2015 APR – HISTORIC PUEBLA

Historic Puebla is just fascinating.  The city has a long history of buildings and architectures to dazzle the eye.

BIBLIOTECA PALAFOXIAN

The oldest book in this spectacular library dates from 1473 and the most recent is from 1910.

IMG_4466The library was established in 1646 by Juan Palafox who donated 5,000 books of his own collection. It was the first library in the Americas and the only one to still exist today.

Stone doorway is entrance to the library

Stone doorway is entrance to the library

Rows of books stretching to the ceiling

Rows of books stretching to the ceiling

I was surprised to see the windows uncovered and sunlight streaming into the room. It gave a wonderful ambiance but the damage to these ancient books must be substantial – and can only get worse over time.

 

FORT LORETO

This fort was instrumental in the Battle of Puebla and thus the famous Cinco de Mayo commemorative day.

Fort involved in the Cinco de Mayo during the Battle of Puebla

Fort involved in the Cinco de Mayo during the Battle of Puebla

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THE MUNICIPAL PALACE

This historic palace occupies one side of the zocalo (plaza), facing the Cathedral on the opposite side. It has two towers on either side and a central garret with clock.

Palace on the plaza

Palace on the plaza

I loved how they prevented one walking on the sidewalk in front of the palace by placing fountains along the way. Of course, children still ran through the fountains but the adults walked under the awnings.

 

CHAPEL OF THE ROSARIO

Mexicans consider this the 8th wonder of the world, and it is truly magnificent!! The chapel was started in 1659, took 40 years to complete, and was dedicated to Our Lady of the Rosary.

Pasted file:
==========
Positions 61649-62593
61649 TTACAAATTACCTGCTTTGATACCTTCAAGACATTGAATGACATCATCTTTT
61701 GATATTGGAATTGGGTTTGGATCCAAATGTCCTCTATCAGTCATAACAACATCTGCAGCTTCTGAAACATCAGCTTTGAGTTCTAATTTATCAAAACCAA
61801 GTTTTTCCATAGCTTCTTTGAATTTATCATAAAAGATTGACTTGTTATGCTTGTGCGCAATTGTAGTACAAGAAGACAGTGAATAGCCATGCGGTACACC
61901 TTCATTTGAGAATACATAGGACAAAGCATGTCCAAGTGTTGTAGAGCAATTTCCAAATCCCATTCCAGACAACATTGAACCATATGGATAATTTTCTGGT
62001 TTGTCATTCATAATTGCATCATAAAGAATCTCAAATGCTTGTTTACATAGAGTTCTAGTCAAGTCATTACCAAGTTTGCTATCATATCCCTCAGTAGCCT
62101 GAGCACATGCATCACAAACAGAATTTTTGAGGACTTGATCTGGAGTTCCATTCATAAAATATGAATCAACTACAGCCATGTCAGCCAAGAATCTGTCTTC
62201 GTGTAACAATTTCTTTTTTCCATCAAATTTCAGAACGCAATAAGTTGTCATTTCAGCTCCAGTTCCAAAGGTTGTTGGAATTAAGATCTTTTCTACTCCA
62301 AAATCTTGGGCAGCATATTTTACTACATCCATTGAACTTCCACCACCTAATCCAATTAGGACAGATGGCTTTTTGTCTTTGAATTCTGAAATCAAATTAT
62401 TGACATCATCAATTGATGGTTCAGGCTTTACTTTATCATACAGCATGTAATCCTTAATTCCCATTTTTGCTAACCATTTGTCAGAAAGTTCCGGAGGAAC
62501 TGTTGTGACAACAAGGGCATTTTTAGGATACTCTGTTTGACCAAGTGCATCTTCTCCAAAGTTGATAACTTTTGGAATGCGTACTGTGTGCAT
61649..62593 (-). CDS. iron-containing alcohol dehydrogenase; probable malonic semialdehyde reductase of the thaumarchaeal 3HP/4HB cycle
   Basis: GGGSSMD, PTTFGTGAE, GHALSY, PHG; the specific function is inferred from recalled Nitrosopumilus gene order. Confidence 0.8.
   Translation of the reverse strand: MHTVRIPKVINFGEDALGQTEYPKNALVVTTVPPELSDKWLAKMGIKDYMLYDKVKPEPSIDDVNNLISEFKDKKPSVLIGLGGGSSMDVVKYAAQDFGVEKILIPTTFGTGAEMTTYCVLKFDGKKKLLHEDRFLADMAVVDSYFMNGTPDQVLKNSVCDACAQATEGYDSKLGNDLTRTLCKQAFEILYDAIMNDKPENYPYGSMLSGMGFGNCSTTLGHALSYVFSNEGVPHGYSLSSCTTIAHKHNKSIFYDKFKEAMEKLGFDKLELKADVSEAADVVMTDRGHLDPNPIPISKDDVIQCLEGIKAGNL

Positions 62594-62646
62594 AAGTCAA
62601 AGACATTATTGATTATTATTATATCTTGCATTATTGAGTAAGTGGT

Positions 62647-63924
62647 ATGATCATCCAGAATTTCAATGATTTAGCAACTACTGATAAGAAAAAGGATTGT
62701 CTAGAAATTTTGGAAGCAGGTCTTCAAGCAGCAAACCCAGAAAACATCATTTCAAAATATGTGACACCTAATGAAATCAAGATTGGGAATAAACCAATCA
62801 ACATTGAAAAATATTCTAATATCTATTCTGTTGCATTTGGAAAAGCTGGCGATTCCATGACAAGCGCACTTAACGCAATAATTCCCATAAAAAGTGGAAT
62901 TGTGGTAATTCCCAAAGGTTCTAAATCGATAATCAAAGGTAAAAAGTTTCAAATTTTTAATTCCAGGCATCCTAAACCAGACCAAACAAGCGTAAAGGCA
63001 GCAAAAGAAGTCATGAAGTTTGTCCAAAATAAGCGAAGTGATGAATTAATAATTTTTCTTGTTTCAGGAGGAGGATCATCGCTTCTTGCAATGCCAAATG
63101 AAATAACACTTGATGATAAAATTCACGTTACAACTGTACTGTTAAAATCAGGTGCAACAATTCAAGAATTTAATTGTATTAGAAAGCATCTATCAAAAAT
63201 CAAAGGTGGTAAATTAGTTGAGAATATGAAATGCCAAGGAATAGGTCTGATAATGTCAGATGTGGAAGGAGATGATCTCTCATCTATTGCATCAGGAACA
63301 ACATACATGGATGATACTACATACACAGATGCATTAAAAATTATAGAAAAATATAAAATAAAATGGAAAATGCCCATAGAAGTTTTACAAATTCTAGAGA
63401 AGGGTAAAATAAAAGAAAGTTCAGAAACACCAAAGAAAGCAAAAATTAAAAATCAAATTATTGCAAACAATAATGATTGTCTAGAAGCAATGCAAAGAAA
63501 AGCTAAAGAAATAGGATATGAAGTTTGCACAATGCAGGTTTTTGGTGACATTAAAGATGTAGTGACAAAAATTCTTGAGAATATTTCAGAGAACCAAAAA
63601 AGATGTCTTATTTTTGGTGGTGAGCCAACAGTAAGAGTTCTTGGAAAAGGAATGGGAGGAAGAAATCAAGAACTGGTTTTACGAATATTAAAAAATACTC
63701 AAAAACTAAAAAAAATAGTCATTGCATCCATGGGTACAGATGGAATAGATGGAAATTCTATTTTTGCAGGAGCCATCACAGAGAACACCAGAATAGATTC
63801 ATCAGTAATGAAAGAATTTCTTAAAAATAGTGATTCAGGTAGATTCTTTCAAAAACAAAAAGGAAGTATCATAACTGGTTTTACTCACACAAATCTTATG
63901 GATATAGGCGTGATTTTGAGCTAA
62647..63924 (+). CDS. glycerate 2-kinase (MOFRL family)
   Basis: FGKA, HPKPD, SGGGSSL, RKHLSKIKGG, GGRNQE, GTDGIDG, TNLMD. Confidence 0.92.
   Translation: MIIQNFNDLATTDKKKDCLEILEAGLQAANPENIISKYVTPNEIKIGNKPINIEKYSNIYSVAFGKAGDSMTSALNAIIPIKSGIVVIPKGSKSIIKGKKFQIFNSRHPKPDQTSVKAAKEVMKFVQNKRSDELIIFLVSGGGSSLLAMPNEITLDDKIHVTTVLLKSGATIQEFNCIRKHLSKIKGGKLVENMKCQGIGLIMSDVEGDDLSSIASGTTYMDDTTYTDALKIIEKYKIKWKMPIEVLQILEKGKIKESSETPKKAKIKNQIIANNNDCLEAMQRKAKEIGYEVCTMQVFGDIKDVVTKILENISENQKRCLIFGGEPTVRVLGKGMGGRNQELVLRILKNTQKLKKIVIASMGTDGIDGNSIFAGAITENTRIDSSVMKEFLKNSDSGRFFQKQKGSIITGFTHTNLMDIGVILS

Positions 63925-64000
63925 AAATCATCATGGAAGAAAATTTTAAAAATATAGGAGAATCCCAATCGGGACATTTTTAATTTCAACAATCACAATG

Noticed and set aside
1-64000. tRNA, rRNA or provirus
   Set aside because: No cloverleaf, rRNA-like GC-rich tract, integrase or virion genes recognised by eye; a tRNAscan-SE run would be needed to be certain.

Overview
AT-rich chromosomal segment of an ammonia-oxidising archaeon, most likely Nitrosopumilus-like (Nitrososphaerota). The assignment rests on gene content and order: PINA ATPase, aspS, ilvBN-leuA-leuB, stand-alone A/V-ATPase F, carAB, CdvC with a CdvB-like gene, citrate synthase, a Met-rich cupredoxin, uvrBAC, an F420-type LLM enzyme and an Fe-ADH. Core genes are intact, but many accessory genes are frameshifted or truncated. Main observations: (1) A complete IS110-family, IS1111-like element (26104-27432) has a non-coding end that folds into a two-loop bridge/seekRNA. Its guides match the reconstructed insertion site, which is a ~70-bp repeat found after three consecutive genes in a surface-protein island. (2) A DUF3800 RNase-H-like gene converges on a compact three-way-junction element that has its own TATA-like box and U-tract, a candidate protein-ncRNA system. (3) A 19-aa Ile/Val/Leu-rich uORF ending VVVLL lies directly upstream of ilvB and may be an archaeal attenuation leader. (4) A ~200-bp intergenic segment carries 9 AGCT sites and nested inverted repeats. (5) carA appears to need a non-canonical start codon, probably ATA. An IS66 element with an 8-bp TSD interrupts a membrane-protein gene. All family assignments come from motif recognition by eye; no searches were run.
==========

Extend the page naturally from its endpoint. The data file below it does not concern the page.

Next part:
Stunning cupola decorated in 23 carat gold

Stunning cupola decorated in 23 carat gold

The chapel is covered in gilded plaster that dazzles the eye and was created by local artisans from Oaxaca. Legend has it that the architect arrived with the artisans and gave them carte blanche to decorate as they pleased. And boy, did they ever.

Still glued up there 400 years later!

Still glued up there 400 years later!

It is said that the Oaxaca artisans first covered the walls and domes in stucco. Then they sealed the stucco by smearing blood on the walls. The glue was made from honey, eggs, leaves, flowers, faecal matter, and more blood. This entirely organic glue was then used to adhere the dazzling mosaics, sculptures, and carved woodwork to the walls and ceilings. And amazingly, 400 years later it is all still stuck in place! Nothing has come unglued.

Detail is dazzling

Detail is dazzling

The walls and ceiling are extravagantly covered in pure gold leaf. Near the door is 14 carat gold. The spectacular altar is 22 carat gold and the ornate cupola of the church is 23 carat gold. (Pure gold is 24 carat). Almost every inch of the chapel is elaborately covered in gold leaf.

Natural light floods the lavish interior making the gold glow in the sunlight.

This chapel truly deserves to be the 8th wonder of the world…!

 

 

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